Housing & Shelter 

Proposal #1: Enhancement of Governor’s Executive Order and new provisions to ban residential and commercial evictions, late fees for partial payment for individuals/businesses impacted financially by COVID-19.  

  • Residential Evictions – Enhance Executive Order 20-11
  1. Must show an objective loss of income due to the COVID-19 pandemic.
  2. Prohibit late fees for inability to pay entire rent.
  3. Establish payment plans for those able to pay a portion of their rent.
  4. Method of assistance must be used to pay rent.
  • Commercial Evictions – Establish new provision
  1. Prohibit commercial evictions.
  2. Must show an objective loss of income due to the COVID-19 pandemic.
  3. Prohibit late fees for inability to pay entire rent.
  4. Establish payment plans for those able to pay a portion of their rent.
  • Duration – Greater of 90 days or length of the emergency declaration.

Proposal #2: Increase funding for rent and mortgage assistance via Emergency Housing Assistance and the Hardest Hit program. Allocation amount is still under discussion. Funding focused on support for the next 90-days (April/May/June). 

Proposal #31: Redraft of HB 4001C (2020) that will increase funding for increased shelter beds across the state and provides counties/cities more flexibility to establish rapid housing strategies in their communities.

Food & Community Benefits 

Proposal #3: Prevent delays in accessing benefits during the public health emergency. Expedite and continue current benefits for the greater of 90 days or the length of the emergency declaration:

  1. Provide additional support and flexibility to OHA and DHS to expedite SNAP benefits, TANF, and WIC.
  2. Waive in-person interviews, where possible.
  3. Expand recertification periods so renewals and paperwork during the declaration can be extended so benefits do not lapse, where possible.

Proposal #4: Support Oregon’s food bank network in purchasing food. Allocation amount is still under discussion. 

Family Supports 

Proposal #9: Ensure clear statutory authority to allow parents to use sick child leave, under the Oregon Family Leave Act (OFLA) to be home with their child in the event of a statewide public health emergency resulting in school or child-care closures.

Health Care Access 

Proposal #11: Ensure a path to reimbursement for providers and protect patients from surprise bills and access to all types of acute care.

  1. Protect Patients from Out-of-Network Charges.
  2. Expand network adequacy requirements to include “any willing provider”. 
  3. Require the commissioner to adopt a uniform rate.
  4. Duration – Length of the declaration.

Proposal #29: Enhancement of Governor’s Executive Order to increase network adequacy by temporarily expanding scope of practice for Physician Assistants.

Proposal #40: Hospitals currently pay provider taxes based on a rate that is specific to their hospital type – hospital types are determined by the number of beds as well as other factors. This provision ensures temporary bed additions on hospital property will not change the rate assessed.

Short-Term Employer Supports 

Proposal #19: Allocate additional funds to Business Oregon’s flexible strategic reserve fund and require grants and loans be generated for small businesses affected by the COVID-19 pandemic. Rental assistance and utility costs must be among the qualifying uses for Business Oregon funds.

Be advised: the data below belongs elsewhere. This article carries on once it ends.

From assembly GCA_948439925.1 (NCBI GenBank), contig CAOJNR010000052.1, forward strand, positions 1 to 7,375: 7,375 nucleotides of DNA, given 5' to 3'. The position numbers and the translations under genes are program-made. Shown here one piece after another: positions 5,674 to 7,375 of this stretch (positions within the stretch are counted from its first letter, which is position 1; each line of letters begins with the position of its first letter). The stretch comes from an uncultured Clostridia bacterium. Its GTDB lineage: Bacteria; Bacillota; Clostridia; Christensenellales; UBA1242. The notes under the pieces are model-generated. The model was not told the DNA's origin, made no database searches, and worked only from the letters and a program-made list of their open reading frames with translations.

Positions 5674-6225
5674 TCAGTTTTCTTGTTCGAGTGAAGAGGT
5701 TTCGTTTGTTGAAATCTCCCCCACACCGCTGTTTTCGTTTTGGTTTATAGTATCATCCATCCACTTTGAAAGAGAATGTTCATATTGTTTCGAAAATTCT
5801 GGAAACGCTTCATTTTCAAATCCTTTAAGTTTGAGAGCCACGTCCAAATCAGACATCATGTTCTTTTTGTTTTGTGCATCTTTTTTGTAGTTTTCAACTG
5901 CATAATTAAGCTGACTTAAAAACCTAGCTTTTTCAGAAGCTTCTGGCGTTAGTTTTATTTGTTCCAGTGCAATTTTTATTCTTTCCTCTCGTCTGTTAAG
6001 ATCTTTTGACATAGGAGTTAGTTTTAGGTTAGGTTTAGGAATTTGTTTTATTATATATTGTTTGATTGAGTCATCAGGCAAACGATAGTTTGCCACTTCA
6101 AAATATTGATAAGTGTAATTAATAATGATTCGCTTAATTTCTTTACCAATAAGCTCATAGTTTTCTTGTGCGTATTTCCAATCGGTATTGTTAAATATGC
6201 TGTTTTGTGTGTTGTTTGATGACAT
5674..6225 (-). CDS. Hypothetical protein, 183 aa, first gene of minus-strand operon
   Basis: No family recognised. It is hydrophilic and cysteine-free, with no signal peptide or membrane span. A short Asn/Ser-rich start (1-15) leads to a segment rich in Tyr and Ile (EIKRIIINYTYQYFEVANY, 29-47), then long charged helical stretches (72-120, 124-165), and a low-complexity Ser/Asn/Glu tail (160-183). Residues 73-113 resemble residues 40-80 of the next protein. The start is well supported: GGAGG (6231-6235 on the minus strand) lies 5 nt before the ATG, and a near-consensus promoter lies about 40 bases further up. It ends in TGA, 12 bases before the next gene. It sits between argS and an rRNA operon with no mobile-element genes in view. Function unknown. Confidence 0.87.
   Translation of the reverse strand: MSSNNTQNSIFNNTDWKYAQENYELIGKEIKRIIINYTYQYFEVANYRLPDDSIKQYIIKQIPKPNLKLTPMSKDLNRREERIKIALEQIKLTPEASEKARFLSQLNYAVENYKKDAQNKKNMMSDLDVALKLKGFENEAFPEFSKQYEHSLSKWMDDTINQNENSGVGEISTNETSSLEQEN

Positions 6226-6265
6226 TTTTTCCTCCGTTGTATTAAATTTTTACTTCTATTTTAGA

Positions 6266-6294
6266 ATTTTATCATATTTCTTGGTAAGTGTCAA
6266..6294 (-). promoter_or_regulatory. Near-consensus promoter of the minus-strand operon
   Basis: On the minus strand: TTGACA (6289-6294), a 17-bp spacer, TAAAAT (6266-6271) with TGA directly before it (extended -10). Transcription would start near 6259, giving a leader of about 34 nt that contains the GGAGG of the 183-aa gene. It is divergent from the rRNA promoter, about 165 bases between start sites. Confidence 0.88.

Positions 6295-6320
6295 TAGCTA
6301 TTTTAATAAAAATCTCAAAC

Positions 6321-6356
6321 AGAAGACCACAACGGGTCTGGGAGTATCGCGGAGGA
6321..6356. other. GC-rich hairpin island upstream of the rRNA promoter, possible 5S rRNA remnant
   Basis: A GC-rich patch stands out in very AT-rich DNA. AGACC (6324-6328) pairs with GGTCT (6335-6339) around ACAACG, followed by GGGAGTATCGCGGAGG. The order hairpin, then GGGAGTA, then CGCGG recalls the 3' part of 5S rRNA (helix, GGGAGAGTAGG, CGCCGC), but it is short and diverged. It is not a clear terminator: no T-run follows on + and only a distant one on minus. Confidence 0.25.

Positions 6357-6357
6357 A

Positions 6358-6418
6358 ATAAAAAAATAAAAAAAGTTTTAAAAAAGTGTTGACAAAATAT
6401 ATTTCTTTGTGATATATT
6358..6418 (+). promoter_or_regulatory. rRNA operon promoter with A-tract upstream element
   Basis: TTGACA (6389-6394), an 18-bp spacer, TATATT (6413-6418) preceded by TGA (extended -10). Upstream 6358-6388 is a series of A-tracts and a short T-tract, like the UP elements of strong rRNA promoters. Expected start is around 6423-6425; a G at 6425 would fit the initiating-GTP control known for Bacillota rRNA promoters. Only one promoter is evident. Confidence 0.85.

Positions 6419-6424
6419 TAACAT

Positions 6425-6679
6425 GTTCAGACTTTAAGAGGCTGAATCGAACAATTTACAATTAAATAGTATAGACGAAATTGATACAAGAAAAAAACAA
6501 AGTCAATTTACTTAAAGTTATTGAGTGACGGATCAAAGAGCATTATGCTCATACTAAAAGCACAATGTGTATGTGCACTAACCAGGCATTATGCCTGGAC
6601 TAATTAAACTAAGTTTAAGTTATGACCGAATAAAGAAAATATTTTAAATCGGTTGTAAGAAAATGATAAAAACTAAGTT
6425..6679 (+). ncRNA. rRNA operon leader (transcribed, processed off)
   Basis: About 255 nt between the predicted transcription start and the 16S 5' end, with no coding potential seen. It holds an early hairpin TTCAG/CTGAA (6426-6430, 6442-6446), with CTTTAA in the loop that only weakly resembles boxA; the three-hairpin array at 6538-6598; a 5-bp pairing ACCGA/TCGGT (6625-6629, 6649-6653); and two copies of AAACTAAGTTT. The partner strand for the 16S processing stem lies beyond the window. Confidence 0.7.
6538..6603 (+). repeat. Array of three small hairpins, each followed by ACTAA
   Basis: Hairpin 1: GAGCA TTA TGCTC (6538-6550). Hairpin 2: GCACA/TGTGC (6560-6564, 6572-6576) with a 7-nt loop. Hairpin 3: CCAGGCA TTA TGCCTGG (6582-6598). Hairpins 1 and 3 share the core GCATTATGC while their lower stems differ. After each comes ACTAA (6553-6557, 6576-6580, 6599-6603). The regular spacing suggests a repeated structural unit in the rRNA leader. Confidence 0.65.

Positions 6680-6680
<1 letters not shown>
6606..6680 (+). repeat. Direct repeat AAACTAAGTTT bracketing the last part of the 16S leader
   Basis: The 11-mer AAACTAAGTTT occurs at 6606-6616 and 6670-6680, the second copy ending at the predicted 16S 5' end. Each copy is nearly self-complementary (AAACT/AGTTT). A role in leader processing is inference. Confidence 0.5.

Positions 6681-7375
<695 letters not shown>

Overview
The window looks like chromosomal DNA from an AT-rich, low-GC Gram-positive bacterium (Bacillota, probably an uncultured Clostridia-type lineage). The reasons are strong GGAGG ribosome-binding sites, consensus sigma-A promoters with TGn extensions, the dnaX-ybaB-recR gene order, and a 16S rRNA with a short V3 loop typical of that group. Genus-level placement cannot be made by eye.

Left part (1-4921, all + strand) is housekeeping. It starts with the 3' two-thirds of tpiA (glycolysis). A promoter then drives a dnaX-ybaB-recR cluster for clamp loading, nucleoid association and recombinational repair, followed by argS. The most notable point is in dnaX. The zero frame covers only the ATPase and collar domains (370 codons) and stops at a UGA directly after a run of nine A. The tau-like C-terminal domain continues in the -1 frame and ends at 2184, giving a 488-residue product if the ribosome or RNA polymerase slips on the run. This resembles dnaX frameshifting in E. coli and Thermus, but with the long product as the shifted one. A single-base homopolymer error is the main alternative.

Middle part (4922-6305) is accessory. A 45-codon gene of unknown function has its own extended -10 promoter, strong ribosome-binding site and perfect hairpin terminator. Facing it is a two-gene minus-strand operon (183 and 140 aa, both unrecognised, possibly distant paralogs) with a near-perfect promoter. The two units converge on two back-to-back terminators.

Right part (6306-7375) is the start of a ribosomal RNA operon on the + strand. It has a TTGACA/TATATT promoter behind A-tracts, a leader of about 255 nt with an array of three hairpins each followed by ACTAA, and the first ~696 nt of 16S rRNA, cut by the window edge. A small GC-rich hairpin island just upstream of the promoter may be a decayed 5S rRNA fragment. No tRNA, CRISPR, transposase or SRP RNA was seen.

Proposal #26: The committee seeks to provide clarifications to the Corporate Activities Tax. Specifically, the committee seeks to redraft HB 4009-A Engrossed (2020) which makes clear for some businesses that they are not subject to the tax. Delaying the CAT tax, as proposed by many business groups, is not included in this package.

Proposal #33: Prohibit Residential and Commercial Foreclosures for the length of the emergency declaration.

Proposal #42: Provide regulatory relief for individuals by suspending required continuing education deadlines such as CLEs and license recertification or renewals due during the emergency declaration period. Provide an additional 30-days post- declaration to allow providers and licensed workforce the time to catch up and meet their licensure requirements.

Courts

Grant statutory authority to the Chief Justice of the Oregon Supreme Court during a statewide emergency and for 60 days thereafter to extend timelines in criminal and civil cases. 

  • Coronavirus Economic Advisory Council: The Governor’s Coronavirus Economic Advisory Council has released a menu of options they are considering. The options fall into several categories: 
  • Business financial assistance tools 
  • Business technical assistance approaches 
  • Individual assistance approaches 
  • Maritime workforce taskforce recommendations 
  • Corporate activities tax delay? Business groups from around the state wrote lawmakers yesterday urging them to delay the state’s new corporate activities tax for six months to help them “preserve cash and avoid layoffs during the coronavirus pandemic.” Delaying the tax by six months implies a hit to state revenues of more than US$500 million, though the estimated receipts are certain to be less with the current business slowdown. Read more here.

COVID-19 Update: 

Oregon News Related to COVID-19 

Resources 

Nonprofits 

Small Business 

CARES Act 

General Resources 

Texas

As of March 29th  

Governor Abbott conducted a news conference Sunday afternoon along with US Army Corps of Engineers Brig. General Paul Owen, Major General Tracy Norris of the Texas Army National Guard, Texas Department of State Health Services Commissioner John Hellerstedt, MD, Texas Division of Emergency Management Chief Nim Kidd, and Supply Chain Strike Force member and former State Representative John Zerwas, MD.

Gov. Abbott said 25,483 Texans have been tested for the coronavirus. Of them, 2,552 tested positive. Texas now has cases in 118 of 254 counties, he said. There have been 34 deaths “that have a connection to COVID-19” in Texas, he said.